For a supposedly boring investment, bonds have shown their capricious side lately. The bond bull market, widely thought to be sputtering out last year, has roared on in 2014. This year’s rally has left even the most seasoned fixed-income investors scratching their heads—and older investors in a challenging spot. Read the article here >>>
In this morning briefing on alternative investments in charitable plans, Kevin Noblet references Asset Dedication’s article that talks about how the three largest unconstrained bond funds haven’t kept up with the performance of the Barclays U.S. Aggregate Bond Index since the beginning of the year. Read the article here >>>
In May of 2013, a small rise in interest rates highlighted the risk that bond fund investors face in their “safe” investments. The relationship between interest rates and market risk is clear. The mathematical relationship is straight forward. When interest rates rise, the value of bonds goes down. For bond funds, rising rates means that total return has to fight the headwind of losses on the underlying portfolio. As NAV declines, coupon interest generated by the bonds in the portfolio may or may not be enough to overcome the price loss. On the other hand, making the same fixed income allocation to high quality individual bonds and holding them to maturity is a clearly superior strategy when rates rise because it can protect principal and avoid losses in a way that bond funds cannot. Download the white paper >>>
Municipalities can sometimes lower their borrowing costs by purchasing bond insurance. In exchange for making payments to an insurance company, the bonds receive the rating of the insurer rather than the issuer if the insurer’s rating is higher – and this means that the municipality can pay a lower yield and save money. Before 2008 most bond insurers were AAA-rated, making this an easy decision for issuers and a lucrative income stream for the insurers.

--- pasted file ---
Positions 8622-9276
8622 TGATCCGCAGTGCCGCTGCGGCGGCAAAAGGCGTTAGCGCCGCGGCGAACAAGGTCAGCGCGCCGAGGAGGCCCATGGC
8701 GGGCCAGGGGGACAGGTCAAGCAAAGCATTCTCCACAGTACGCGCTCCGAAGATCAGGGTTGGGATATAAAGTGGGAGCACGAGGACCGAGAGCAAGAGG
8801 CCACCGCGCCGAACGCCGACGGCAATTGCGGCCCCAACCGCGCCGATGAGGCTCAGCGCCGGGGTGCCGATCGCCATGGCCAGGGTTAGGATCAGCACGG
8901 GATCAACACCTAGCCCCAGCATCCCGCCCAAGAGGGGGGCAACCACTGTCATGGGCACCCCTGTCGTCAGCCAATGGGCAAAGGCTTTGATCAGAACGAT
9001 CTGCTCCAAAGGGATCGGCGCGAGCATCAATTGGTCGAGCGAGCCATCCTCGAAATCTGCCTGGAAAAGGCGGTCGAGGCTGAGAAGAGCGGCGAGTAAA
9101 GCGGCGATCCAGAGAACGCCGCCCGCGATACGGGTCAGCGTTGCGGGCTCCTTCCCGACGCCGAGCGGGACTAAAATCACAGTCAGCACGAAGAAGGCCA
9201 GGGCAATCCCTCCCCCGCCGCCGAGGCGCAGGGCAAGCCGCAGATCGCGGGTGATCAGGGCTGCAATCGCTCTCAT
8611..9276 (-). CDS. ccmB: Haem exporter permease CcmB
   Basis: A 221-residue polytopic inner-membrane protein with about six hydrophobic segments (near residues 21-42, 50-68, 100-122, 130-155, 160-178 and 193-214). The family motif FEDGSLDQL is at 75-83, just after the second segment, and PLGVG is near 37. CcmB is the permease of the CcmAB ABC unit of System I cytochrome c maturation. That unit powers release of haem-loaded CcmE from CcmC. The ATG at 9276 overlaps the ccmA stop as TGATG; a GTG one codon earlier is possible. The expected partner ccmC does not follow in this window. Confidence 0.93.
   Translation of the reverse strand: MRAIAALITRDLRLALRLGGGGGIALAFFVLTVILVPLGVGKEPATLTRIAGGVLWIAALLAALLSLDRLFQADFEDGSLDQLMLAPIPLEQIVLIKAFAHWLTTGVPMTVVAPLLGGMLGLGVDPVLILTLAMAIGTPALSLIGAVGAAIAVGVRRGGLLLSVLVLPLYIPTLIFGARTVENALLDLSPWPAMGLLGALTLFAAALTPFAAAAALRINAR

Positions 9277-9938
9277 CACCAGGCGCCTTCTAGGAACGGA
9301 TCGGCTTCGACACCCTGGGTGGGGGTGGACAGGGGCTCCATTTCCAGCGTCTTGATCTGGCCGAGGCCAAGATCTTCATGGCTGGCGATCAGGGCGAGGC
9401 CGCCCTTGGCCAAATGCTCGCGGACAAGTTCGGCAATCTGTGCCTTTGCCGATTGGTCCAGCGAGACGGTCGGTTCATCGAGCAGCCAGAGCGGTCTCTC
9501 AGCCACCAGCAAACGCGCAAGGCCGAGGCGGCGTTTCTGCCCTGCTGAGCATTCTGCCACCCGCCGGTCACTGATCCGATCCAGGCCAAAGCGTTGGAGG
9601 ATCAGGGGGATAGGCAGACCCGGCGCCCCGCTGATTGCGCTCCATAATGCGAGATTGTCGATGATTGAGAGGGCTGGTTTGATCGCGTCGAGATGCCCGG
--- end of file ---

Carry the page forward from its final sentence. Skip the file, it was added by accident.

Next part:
Assured Guaranty Municipal Corp. (AGM) is currently the larger of only two municipal bond insurance companies still writing new business. Municipalities are cutting spending wherever they can and are generally issuing fewer bonds. This will continue to decrease AGM’s revenues. AGM is also an affiliate of a larger insurance company which was also in the mortgage guaranty business. Moody’s downgraded AGM’s affiliates due to the continuing slow recovery of the mortgage business, though all remain at the “investment grade” level.
With AGM’s affiliates downgraded and its own revenue stream crimped, Moody’s essentially had no choice but to downgrade AGM two notches from Aa3 to A2 – still investment grade. Any municipal bonds AGM insures were also automatically downgraded unless their own ratings remained higher than AGM’s new rating. The downgrade therefore does not imply any negative change in the underlying ratings of the bonds themselves, only that the insurer’s rating has declined.
AGM was one of the largest insurers of municipal bonds and some of those bonds may be held by your clients, either from our purchase in an Income Portfolio or as pre-existing holdings. We are recommending that each bond insured by AGM be monitored on a case by case basis but, in light of the circumstances, no “wholesale” action is needed at this time. If we feel that any individual bonds owned by your clients require action, we will notify you by e-mail along with a recommendation specific to that bond based on its position in the client’s overall portfolio.
Liability-Driven Investing (LDI) is a popular strategy with pension funds looking to match a stream of payments to retirees, and retirees face the same inflow-outflow problem that pension fund managers face. Income matching is the most appropriate approach to LDI for individual investors because it mitigates, manages, or eliminates many of the risks associated with retirement income. Download Now…
Baby boomers continue to impact our nation. The generation that fought for free speech and civil rights is now forcing financial services to re-evaluate investing and retirement planning. They are the first group to transition from traditional pensions to the 401(k). Boomers will increasingly have to look to their own accounts to support them in retirement. Essentially, they have to treat their 401(k) and IRA accounts as their personal pension. Read More…